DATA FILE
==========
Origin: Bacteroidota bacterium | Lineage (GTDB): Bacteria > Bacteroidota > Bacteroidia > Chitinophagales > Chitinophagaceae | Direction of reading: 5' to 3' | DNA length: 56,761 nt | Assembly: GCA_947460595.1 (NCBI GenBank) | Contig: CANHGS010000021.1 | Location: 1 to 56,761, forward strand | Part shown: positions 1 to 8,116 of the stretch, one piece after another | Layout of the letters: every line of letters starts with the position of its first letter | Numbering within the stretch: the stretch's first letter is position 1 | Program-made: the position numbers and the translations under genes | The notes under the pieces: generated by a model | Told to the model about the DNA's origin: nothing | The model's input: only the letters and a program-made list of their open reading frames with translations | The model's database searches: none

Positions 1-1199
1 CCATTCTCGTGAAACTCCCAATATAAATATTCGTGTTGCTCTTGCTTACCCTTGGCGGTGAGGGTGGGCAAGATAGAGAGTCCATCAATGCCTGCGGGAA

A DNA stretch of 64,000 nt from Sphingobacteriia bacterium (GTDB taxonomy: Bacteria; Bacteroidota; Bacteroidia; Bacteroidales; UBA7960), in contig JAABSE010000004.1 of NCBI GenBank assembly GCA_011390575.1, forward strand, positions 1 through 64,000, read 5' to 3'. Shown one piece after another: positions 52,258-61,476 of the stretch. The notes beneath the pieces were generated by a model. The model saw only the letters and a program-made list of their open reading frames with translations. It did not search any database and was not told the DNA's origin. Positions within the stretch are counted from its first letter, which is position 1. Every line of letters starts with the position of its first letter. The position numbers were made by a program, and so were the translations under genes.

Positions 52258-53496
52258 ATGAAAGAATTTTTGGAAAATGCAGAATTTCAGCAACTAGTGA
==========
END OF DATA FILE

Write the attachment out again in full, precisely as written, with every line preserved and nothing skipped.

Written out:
Origin: Bacteroidota bacterium | Lineage (GTDB): Bacteria > Bacteroidota > Bacteroidia > Chitinophagales > Chitinophagaceae | Direction of reading: 5' to 3' | DNA length: 56,761 nt | Assembly: GCA_947460595.1 (NCBI GenBank) | Contig: CANHGS010000021.1 | Location: 1 to 56,761, forward strand | Part shown: positions 1 to 8,116 of the stretch, one piece after another | Layout of the letters: every line of letters starts with the position of its first letter | Numbering within the stretch: the stretch's first letter is position 1 | Program-made: the position numbers and the translations under genes | The notes under the pieces: generated by a model | Told to the model about the DNA's origin: nothing | The model's input: only the letters and a program-made list of their open reading frames with translations | The model's database searches: none

Positions 1-1199
1 CCATTCTCGTGAAACTCCCAATATAAATATTCGTGTTGCTCTTGCTTACCCTTGGCGGTGAGGGTGGGCAAGATAGAGAGTCCATCAATGCCTGCGGGAA

A DNA stretch of 64,000 nt from Sphingobacteriia bacterium (GTDB taxonomy: Bacteria; Bacteroidota; Bacteroidia; Bacteroidales; UBA7960), in contig JAABSE010000004.1 of NCBI GenBank assembly GCA_011390575.1, forward strand, positions 1 through 64,000, read 5' to 3'. Shown one piece after another: positions 52,258-61,476 of the stretch. The notes beneath the pieces were generated by a model. The model saw only the letters and a program-made list of their open reading frames with translations. It did not search any database and was not told the DNA's origin. Positions within the stretch are counted from its first letter, which is position 1. Every line of letters starts with the position of its first letter. The position numbers were made by a program, and so were the translations under genes.

Positions 52258-53496
52258 ATGAAAGAATTTTTGGAAAATGCAGAATTTCAGCAACTAGTGA